Four Reasons why Peace Corps Alumni Political leaders could make the world better

By Kristina J. Owens, Co-Founder

Google alerts are one of my favorite tools to keep track of some of the amazing things our fellow Returned Peace Corps Volunteer Political leaders are doing. The other day I had an alert that led me to this article: “NC House debates state retirement benefits for Peace Corps volunteers” Its not good news, the legislation almost passed, and in the end it was sent back to committee. The State Assembly of North Carolina currently has no Returned Peace Corps Volunteers(that we know of). The legislation was about giving RPCVs the option to buy retirement credit for the years they served. The positive thing about this was a Military veteran stood up for us:

The Peace Corps, like the military, is a federal entity where people sign up to actually serve our country,” Martin said.

It got me thinking what if there was a Returned Peace Corps Volunteer also present? So here are Four Reasons why Peace Corps Alumni Political leaders could not only make the world better but the country we call home.

Reason One: Everyone would know that Peace Corps still exist!

Why is this a big deal? Well knowing Peace Corps Volunteers are still serving this country in a positive ways is important for its continued existence. It also means stereotypes could be thrown out about Peace Corps. RPCV Political leaders are as diverse as our country. We can all agree the impact of the Peace Corps is oftentimes intangible but we know one thing for sure it not only makes a positive impact on the people we served but on ourselves.

Reason Two: Peace Corps Alums remember and empower the voiceless!

Our Peace Corps services gave us more empathy than we ever thought we had. When a legislation is proposed our questions would be(and are)how does this affect everyone? Not just key stakeholders but everyone! Our concern is regardless of the political views of our party. Its about making sure everyone’s perspective is heard. The belief that everyone has something to bring to the table is important is forever ingrained.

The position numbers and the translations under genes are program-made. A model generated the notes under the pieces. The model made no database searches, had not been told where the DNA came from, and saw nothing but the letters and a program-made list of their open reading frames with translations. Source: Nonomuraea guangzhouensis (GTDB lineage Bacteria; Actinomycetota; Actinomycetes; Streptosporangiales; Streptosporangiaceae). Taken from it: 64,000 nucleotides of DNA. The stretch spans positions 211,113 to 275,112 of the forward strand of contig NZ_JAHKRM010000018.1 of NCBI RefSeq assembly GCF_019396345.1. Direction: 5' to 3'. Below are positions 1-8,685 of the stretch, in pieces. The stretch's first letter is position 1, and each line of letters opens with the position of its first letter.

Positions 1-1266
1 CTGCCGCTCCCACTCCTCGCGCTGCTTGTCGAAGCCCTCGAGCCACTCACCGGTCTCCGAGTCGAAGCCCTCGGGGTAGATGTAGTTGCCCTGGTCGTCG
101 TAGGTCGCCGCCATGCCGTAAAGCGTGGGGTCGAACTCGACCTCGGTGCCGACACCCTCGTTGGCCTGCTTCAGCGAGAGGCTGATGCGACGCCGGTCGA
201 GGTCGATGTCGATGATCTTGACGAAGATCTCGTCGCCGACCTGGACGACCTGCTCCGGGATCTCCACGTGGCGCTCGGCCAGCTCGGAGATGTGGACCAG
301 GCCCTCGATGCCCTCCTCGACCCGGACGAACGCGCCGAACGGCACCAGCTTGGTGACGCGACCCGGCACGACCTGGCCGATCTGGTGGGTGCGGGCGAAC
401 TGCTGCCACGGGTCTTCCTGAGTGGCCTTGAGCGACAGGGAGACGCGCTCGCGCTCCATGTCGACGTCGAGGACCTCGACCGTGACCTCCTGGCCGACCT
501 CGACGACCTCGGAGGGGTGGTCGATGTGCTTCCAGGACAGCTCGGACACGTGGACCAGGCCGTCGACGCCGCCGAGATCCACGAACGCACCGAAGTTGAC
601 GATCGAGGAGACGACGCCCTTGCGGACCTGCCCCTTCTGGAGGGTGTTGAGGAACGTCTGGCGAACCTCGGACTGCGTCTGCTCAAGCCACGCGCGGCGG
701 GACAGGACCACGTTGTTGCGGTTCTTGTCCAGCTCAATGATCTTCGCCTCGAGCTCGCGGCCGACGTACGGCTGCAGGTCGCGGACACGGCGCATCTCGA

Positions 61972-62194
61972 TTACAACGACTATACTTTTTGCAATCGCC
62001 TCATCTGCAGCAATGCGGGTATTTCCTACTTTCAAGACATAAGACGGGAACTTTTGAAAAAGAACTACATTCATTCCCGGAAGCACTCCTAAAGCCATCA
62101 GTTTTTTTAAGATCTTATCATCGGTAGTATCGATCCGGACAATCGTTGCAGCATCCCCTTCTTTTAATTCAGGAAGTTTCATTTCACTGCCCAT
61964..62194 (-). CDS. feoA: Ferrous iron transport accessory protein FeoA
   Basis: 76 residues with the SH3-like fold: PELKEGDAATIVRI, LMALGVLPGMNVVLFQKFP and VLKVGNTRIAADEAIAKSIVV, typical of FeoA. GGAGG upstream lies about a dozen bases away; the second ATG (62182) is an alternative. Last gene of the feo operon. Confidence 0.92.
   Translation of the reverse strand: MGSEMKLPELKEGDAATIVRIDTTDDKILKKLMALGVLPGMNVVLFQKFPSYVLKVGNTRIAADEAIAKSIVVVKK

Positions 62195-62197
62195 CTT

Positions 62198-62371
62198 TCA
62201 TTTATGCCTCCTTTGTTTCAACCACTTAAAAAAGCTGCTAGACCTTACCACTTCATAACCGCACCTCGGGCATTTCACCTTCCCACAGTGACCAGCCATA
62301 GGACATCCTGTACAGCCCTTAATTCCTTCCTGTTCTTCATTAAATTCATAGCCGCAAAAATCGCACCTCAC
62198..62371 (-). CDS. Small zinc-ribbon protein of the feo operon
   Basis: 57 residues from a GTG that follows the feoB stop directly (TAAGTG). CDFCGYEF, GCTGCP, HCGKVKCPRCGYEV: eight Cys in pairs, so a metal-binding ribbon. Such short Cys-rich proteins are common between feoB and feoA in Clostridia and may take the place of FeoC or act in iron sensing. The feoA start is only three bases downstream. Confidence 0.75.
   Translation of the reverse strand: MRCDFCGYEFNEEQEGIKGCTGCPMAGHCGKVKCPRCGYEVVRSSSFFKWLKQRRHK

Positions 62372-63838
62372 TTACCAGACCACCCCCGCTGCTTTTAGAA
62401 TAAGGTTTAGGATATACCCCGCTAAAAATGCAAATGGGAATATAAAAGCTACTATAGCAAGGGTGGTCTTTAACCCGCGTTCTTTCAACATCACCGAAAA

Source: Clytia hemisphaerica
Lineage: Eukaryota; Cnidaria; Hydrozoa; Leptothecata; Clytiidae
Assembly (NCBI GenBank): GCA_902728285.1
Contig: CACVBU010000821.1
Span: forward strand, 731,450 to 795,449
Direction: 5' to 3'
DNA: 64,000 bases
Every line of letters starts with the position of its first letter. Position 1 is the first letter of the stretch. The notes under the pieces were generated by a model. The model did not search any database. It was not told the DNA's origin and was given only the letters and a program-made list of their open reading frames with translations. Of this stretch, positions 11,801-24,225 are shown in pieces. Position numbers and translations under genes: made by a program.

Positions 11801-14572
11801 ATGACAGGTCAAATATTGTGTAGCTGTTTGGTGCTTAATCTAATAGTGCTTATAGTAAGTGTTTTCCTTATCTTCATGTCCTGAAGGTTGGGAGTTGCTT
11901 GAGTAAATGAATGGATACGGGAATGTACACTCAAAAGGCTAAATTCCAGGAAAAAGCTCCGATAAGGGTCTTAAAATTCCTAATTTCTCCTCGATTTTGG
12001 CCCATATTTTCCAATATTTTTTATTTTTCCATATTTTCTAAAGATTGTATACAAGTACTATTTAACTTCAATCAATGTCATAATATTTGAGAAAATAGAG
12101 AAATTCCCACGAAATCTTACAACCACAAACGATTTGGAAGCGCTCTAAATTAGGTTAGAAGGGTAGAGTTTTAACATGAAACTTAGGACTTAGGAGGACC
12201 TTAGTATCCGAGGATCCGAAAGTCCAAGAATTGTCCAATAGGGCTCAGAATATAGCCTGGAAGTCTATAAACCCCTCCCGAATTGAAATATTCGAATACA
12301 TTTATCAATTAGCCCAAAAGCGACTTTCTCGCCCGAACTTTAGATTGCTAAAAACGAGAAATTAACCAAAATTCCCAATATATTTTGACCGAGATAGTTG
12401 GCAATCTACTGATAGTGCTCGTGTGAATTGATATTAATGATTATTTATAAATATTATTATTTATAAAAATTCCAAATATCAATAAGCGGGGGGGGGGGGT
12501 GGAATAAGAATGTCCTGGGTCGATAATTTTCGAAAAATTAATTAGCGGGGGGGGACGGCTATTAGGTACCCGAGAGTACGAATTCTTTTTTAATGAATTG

Reason three: Compromise is not a dirty word

In an ideal world we(Peace Corps Alums) want peace and prosperity for all but we also understand how hard it is to get there. It comes in baby steps and over many years. We also know just by getting everyone to sit at the same table is a huge undertaken more than most of us may know. Coming to a compromise is even more of an accomplishment. RPCVs may not necessarily be happy with the compromise but they do know its a step forward.

Reason Four: We are great listeners and amazing storytellers

Peace Corps alumni (RPCVs) are incredibly diverse but we love people, whatever our personality style, we are fascinated by people. We want to know everything about them so we can find a way to help them reach their goals (if that is what they want!). The extroverts of us love talking and telling stories, though we may talk your ear off about our adventures, we were also listening to your stories. We may surprise you when we ask you about something you told us last week, last year or ten years ago. Listening for all of us is a skill that we learned pretty quickly as volunteers. It was essential for our own success.

And finally…….

As of the date of this post there are only 22 Returned Peace Corps Volunteers(RPCVS) running for office and/or re-election in November 2016. We have 220,000 alumni of the Peace Corps. They all do amazing things but we, PC to Politics, would like to see more RPCVs stepping up to run for office! Peace Corps alumni bring a positive perspective to public policy. Our Peace Corps services strengthen those ideals. As Volunteers, we made an impact as global citizens we can do so much more through political leadership.

Questions message us at info@peacecorpstopolitics.org

Kristina J. Owens is the co-founder of PC to Politics along with her twin sister Wendy Owens. Kristina is a Master’s International Returned Peace Corps Volunteer of Bolivia.